Tag Archives: II

‘A Cure For Wellness’ Now Playing In Theaters Nationwide

Director Gore Verbinski (Pirates of the Caribbean: The Curse of the Black Pearl, Rango) has teamed up once again with cinematographer Bojan Bazelli (Rock of Ages, Pete’s Dragon) for a new thriller titled A Cure for Wellness. The story follows a young business executive who is sent to retrieve his company’s CEO from a mysterious wellness center isolated in the Swiss Alps and comes to suspect that the center, although renowned for its miraculous (if not unconventional) treatments, is not all it’s made out to be. Leading the cast are actors Dane DeHaan (Lawless, Kill Your Darlings), Jason Issacs (The Patriot, Harry Potter and the Order of the Phoenix), Mia Goth (Nymphomaniac: Volume II, Everest), Ivo Nandi (Sons of Anarchy, Boardwalk Empire), Adrian Schiller (Bright Star, The Danish Girl), Celia Imrie (Nanny McPhee, The Best Exotic Marigold Hotel), and Harry Groener (Patch Adams, Road to Perdition). Continue reading

‘A United Kingdom’ With David Oyelowo Seeing Limited Release This Weekend

Director Amma Asante’s latest project, A United Kingdom, is seeing a limited theatrical release this weekend after premiering at the 2016 Toronto International Film Festival. Starring David Oyelowo (A Most Violent Year, Selma) and Rosamund Pike (Die Another Day, Gone Girl), the film tells the story of Prince Seretse Khama of Botswana, who caused an international controversy when he married a white Englishwoman in the late 1940s. Their marriage was met with criticism and persecution in both South Africa, which borders Botswana, and Seretse’s family and local Bamangwato chieftaincy elders. At the time, interracial marriage was illegal in South Africa. To complicate things further, Botswana (then Bechuanaland) was a British protectorate, and England was still recovering from World War II, and so relied heavily on supplies imported from South Africa. As a result, the British government declared Seretse unfit to serve as chieftain and exiled him and his wife, Ruth Williams, from Botswana in 1951. Continue reading

New Trailers Available For US Releases of WWII Dramas ‘Alone in Berlin’ and ’13 Minutes’

Alone in Berlin and 13 Minutes, both dramas centered upon characters living in WWII Germany, have new trailers available for their upcoming US releases. Alone in Berlin, which tells the story of real-life Nazi-protestors Otto and Elise Hampel, received mixed reviews at last year’s Berlin Film Festival. Although the story of Hampel, named Quangel in the film, is both amazing and inspiring, critics have come down hard on director Vincent Perez having the actors speak in English, but use German accents and because of overwhelmingly amateur and obviously staged set and camera work. The ending is also reportedly horrible and undeserving of such a powerful story. Had the project been in the hands of a more experienced, or dedicated filmmaker, it might have really done well, especially considering the material. Continue reading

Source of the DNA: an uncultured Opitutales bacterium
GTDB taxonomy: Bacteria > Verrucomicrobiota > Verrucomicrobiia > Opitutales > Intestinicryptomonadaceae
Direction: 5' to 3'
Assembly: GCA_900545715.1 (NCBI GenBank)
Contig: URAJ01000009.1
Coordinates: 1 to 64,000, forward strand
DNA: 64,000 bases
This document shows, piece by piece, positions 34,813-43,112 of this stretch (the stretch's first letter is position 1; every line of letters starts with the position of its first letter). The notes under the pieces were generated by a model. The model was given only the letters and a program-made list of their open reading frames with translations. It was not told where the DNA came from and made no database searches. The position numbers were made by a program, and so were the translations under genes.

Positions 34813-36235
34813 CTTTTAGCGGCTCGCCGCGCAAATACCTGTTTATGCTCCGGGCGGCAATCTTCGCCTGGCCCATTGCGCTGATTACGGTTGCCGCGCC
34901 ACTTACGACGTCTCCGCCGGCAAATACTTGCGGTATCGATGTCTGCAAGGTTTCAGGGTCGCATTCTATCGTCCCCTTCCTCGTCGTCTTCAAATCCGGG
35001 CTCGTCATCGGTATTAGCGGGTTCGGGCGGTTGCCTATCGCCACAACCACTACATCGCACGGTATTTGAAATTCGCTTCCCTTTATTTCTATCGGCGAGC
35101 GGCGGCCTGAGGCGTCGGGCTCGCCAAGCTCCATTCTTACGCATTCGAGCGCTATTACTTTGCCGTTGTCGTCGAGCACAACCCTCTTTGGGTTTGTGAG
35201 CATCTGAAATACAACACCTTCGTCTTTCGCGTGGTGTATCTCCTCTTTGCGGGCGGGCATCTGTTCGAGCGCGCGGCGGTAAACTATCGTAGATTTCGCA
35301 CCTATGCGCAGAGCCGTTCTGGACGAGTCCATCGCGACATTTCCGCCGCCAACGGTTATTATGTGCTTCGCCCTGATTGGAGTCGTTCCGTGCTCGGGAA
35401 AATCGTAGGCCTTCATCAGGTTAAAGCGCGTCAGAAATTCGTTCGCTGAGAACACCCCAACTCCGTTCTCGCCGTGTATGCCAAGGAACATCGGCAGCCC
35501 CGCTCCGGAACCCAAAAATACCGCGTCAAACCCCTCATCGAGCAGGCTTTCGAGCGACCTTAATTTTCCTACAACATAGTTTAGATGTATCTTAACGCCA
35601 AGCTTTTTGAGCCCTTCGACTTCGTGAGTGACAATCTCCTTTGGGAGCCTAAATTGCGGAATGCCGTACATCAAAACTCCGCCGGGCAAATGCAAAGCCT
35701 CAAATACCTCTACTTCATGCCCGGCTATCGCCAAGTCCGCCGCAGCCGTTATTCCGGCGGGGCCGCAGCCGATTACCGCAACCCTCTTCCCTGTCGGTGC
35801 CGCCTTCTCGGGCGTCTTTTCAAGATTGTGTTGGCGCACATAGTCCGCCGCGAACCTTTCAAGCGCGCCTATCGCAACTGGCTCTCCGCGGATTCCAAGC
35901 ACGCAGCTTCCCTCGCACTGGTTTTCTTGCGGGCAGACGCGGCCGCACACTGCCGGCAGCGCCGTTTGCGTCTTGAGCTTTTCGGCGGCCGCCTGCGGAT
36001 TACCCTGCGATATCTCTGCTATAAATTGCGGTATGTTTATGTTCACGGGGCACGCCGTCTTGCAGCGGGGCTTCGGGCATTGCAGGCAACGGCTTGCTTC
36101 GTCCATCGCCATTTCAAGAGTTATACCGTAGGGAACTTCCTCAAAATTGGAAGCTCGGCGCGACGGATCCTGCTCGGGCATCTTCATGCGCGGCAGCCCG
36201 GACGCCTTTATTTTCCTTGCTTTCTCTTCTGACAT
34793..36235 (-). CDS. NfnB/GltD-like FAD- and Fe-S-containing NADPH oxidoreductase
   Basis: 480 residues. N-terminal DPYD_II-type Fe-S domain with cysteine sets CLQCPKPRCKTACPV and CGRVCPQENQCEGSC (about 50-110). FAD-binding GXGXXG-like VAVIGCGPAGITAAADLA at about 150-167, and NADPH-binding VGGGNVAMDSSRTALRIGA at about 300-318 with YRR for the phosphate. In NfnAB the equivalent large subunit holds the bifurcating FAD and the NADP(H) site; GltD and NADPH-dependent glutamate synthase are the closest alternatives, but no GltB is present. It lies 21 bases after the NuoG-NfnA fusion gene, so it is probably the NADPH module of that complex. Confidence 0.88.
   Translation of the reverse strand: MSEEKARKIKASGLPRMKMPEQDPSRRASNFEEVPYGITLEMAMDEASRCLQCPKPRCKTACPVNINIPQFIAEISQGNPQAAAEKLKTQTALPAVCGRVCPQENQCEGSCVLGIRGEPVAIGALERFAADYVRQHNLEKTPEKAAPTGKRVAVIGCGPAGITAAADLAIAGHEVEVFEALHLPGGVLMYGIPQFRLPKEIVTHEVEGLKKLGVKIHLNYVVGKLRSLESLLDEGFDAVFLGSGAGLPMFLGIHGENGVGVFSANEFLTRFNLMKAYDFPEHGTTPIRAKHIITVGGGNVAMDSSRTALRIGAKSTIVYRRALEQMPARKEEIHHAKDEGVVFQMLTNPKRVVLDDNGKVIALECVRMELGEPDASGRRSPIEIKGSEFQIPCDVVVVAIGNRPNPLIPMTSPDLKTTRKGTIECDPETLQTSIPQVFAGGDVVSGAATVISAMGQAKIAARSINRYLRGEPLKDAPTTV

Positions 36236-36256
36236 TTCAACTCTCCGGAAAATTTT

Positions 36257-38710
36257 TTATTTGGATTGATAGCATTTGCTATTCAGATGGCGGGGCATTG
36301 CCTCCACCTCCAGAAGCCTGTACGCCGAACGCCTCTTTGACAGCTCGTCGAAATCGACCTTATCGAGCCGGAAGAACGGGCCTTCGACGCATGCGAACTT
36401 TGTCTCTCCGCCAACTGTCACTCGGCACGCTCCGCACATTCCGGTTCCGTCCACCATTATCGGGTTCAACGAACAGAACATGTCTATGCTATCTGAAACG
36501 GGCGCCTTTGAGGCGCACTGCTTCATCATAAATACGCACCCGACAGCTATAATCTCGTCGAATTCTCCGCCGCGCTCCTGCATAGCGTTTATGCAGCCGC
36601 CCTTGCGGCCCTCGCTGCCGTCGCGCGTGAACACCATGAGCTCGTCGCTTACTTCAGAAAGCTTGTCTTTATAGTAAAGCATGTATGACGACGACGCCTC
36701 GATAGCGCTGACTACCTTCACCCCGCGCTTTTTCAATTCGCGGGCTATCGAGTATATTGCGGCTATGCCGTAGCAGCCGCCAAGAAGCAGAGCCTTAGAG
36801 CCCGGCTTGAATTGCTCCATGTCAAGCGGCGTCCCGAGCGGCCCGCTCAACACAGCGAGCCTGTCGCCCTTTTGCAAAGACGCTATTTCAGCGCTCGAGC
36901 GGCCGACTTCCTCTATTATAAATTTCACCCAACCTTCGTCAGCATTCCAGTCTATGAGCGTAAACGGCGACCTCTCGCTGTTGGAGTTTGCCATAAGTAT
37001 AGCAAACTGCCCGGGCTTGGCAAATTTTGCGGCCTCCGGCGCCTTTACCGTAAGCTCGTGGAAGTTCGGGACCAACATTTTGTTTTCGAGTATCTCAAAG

New J.R.R. Tolkien Biopic Lands ‘Downton Abbey’ Director James Strong

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The Lord of the Rings has already spawned two epic film trilogies, the first in the form of Tolkien’s classic novels, and the second an extended adaptation of his first journey in Middle Earth, The Hobbit. That’s without mentioning all of the affiliated material that takes place within his mystical world, from the original novels to the chronology of The Silmarillion, to Tolkien’s own languages that he created for the many inhabitants of Middle Earth. As well known as The Lord of the Rings is to pretty much everyone these days, very few people can tell you anything about its author, John Ronald Reuel Tolkien (J.R.R. Tolkien). That story, however, will soon come to light in the form of a new biopic surrounding Tolkien’s life, appropriately titled Middle Earth. Continue reading